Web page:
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Beyond Hong Kong, watch out for China’s efforts to subvert Taiwan’s democracy

Jonas Parello-Plesner / Oct 2019

Photo: Shutterstock

  

While the horror of the terrorist attacks of 9/11 was memorialized in the US and elsewhere, China Daily, a Communist Party mouth piece, posted on Facebook a photo of the two crumbling towers, with a text stating that ’anti-government fanatics’ in Hong Kong were planning similar terrorist attacks in the city-state. That is crude and shameless but does illustrate to what length, the Chinese propaganda system tries to control the narrative including on social media platforms. If we leave the warped upside-down propaganda universe, the reality is that pro-democracy demonstrators have been taking to the streets for over three months in Hong Kong.

These democracy activists deserve support from democratic-minded people everywhere. The response from European and American leaders so far has been meek, among others an EU statement by parting foreign policy head, Mogherini, which didn’t even dare to insert the word democracy in the declaration. In the US, President Trump has mostly carried a small stick and talked about finding a ‘humanitarian’ solution although he spoke more forcefully this week at UN. 

The German foreign Minister, Heiko Maas, did the right thing recently and met with Joshua Wong, one of the vocal democracy activists and poster boy for protests in Hong Kong. Beijing is threating with repercussions for Germany after the meeting. The solution for deflecting Chinese pressure on Germany should be to invite Wong to the next EU meeting of foreign ministers, and stand united, so that the People Republic of China can’t threaten individual member states with their diplomatic dog house.  

Behind the battle over Hong Kong’s fragile rights, lurks the bigger question of Taiwan and its democratic future. Taiwanese support Hong Kong both in action and deed but they also do their own preparations for the People Republic of China’s most sophisticated meddling in their upcoming and decisive presidential elections in January 2020.

For decades now, Taiwan has been a well-established democracy with free elections, peaceful transfer of power and rule of law. That evolution shows that Chinese civilization is in no way incompatible with multi-party democracy which the Communist Party in China otherwise claims.

And Taiwan is doing its utmost to maintain its democracy even under Chinese pressure and disinformation. Militarily, the People’s Liberation Army has bolstered its capacity to attack Taiwan but increasingly guns and bullets are replaced with fake news and election interference.  As Taiwanese President Tsai Ing-wen said recently; “we struggle with a giant that has chosen to use new tools of technological advancement not for the greater good, but to sow disinformation, division, and discord in free and open societies.”.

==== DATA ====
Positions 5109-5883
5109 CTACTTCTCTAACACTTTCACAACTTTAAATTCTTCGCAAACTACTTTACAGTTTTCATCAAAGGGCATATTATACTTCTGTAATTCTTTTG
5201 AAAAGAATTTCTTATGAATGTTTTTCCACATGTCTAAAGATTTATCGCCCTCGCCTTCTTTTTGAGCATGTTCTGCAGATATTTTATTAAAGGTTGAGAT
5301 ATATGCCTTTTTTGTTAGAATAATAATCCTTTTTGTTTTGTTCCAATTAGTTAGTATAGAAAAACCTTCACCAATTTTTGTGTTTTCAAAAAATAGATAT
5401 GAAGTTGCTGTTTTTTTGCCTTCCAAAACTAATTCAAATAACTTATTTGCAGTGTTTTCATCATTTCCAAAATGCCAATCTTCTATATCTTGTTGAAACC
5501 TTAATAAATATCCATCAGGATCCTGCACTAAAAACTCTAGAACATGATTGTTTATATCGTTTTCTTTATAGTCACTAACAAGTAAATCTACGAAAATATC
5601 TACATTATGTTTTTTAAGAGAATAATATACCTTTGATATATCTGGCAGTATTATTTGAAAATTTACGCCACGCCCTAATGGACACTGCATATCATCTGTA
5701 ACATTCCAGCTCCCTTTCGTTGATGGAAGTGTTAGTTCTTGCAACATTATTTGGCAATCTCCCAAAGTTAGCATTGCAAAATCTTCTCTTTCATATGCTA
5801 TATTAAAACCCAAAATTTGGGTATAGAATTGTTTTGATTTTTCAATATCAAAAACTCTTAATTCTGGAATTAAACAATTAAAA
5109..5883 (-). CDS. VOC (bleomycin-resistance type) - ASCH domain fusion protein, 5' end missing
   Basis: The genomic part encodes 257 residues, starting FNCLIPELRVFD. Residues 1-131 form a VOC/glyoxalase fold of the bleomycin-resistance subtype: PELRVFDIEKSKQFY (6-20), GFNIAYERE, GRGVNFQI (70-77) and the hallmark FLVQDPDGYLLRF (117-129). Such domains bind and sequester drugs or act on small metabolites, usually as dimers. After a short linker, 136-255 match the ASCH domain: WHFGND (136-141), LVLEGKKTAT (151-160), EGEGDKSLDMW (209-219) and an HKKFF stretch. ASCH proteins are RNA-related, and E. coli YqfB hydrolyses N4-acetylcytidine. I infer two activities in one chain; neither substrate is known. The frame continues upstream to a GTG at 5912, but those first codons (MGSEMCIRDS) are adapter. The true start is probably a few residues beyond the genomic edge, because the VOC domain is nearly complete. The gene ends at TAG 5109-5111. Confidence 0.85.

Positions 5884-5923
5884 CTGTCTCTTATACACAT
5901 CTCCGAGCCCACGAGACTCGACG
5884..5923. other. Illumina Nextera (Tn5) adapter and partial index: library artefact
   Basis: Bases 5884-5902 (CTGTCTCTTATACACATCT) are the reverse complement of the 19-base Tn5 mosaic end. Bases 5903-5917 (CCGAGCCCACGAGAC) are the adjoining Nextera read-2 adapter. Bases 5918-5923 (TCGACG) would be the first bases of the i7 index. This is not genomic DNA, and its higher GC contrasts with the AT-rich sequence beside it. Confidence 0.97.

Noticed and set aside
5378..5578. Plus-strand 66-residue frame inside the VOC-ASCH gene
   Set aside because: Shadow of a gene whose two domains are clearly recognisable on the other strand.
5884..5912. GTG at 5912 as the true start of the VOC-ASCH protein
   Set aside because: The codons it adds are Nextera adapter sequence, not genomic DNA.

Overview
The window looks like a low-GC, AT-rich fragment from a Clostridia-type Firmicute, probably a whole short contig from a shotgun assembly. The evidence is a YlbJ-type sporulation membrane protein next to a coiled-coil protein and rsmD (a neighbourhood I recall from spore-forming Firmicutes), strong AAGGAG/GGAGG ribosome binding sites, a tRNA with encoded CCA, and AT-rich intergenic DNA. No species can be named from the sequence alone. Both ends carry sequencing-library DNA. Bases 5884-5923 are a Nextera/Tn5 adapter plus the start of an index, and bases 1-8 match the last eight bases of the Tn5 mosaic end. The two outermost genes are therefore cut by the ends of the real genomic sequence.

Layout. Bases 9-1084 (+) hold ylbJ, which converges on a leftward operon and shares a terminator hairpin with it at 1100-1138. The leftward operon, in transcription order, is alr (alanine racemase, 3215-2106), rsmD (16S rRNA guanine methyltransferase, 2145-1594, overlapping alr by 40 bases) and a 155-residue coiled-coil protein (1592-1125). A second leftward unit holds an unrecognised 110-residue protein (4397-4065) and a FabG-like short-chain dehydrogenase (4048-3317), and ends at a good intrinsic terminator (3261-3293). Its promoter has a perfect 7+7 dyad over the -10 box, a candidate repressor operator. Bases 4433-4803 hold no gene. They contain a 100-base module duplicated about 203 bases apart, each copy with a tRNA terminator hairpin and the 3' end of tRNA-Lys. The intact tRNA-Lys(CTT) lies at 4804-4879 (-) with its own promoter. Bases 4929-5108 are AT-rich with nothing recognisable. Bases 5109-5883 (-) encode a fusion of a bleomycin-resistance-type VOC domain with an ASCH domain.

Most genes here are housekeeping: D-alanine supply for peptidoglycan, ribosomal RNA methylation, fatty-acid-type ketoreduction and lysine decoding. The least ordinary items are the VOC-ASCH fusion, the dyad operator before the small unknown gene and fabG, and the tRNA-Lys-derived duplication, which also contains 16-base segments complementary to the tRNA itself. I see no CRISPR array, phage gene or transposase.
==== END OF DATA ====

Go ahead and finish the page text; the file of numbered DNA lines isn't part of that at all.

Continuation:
In Taiwanese local elections in late 2018, Taiwan’s Police received sixty-four reports of fabricated false information on social media. One of these fabricated stories was that President Tsai Ing-wen had contributed funding for Hong Kong activists but refused to spend money on eradicating dengue fever in Taiwan.

And Taiwanese legal authorities are investigating allegations of Beijing’s covert funding of political candidates in Taiwan with similar United Front strategies to what has been uncovered in Australia and New Zealand. Even through the black market of betting on political candidates, the Communist Party is trying to influence outcomes inside Taiwan as the democratic watchdog, Taiwan Foundation for Democracy has shown in a report.    

The Taiwanese authorities have taken a number of steps to improve election security and curbing social media fake news towards 2020. They also need international support. Election interference is not just limited to Russian meddling.

The EU among other democratic nations should step up its game to help Taiwan defend its elections and democracy.  The EU has valuable experiences with election security and how to build digital resilience. On the other hand, Taiwan can provide the EU with valuable first-hand experience with the People’s Republic of China’s interference playbook including the use of United Front methods to infiltrate democracies. Hong Kong and Taiwan demonstrate the broader challenge to open and free societies emanating from the People’s Republic of China. 

 

Jonas Parello-Plesner

Jonas Parello-Plesner

October 2019

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